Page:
The New York City medical examiner, Dr Charles Norris himself, was on call the night of the Travia arrest. He followed the policemen up the wooden stairs to Travia's apartment, walked over to inspect the dismembered corpse.
His thick eyebrows drew together. The blood pooled around the half-body was a bright cherry-red. He bent to look closer at the woman's face. It was flushed pink, despite the massive blood loss. As told by a crime writer, Norris walked over to the waiting detectives and announced: "Boys, you can't hold this man for murder."
The Brooklyn police assured him that they could – and would.
Unlike the police, Travia's lawyer found the medical evidence compelling.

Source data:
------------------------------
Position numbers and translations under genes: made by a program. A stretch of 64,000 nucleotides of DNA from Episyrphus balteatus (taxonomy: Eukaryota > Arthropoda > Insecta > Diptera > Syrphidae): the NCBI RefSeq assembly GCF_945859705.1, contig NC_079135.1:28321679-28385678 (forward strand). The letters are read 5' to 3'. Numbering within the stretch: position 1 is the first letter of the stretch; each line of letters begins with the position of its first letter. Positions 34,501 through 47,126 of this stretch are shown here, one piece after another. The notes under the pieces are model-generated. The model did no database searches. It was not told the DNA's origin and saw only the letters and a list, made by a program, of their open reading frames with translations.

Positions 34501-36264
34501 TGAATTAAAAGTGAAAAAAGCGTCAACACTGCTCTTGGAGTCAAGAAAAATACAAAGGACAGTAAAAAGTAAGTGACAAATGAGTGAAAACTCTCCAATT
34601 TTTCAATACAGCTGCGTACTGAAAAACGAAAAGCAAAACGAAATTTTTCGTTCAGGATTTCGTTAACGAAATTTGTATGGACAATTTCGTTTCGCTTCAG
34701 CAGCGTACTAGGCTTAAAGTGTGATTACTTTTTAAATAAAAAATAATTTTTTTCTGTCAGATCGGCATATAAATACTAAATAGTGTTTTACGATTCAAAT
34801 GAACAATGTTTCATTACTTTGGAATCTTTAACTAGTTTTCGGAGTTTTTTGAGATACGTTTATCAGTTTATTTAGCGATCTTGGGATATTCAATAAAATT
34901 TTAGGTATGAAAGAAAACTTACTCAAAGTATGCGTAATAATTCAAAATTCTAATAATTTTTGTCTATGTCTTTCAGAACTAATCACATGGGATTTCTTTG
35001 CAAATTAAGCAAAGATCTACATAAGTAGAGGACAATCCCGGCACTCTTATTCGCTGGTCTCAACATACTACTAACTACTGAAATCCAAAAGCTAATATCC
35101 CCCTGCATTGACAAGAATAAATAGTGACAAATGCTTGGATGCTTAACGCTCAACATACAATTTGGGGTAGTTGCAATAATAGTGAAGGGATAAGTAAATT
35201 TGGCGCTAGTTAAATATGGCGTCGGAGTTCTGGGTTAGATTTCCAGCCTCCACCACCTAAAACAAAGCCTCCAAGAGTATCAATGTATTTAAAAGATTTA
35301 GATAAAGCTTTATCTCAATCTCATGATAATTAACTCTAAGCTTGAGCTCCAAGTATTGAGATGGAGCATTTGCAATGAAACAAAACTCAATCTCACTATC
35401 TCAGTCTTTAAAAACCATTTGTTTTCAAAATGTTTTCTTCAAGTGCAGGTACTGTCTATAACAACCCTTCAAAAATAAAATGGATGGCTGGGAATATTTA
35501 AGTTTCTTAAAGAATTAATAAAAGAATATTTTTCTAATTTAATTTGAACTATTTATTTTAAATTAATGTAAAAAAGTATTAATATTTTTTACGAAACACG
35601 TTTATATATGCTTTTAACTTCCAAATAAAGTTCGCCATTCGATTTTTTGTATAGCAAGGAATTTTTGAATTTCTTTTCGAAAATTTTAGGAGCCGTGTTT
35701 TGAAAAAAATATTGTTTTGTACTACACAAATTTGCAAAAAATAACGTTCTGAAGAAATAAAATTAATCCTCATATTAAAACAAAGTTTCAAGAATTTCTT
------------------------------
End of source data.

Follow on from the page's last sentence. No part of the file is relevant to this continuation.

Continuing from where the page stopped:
The case pitted forensic science against police procedures of the day, and science won.
In March 1927, he was acquitted of murder, convicted instead of illegally dismembering a dead body. A life-saving difference: in 1920s New York, it meant that he went to prison instead of Sing Sing prison's infamous electric chair. They celebrated at the city medical examiner, believing that the case had given them new credibility, that they'd also proved that forensic toxicology was a credible, believable tool.
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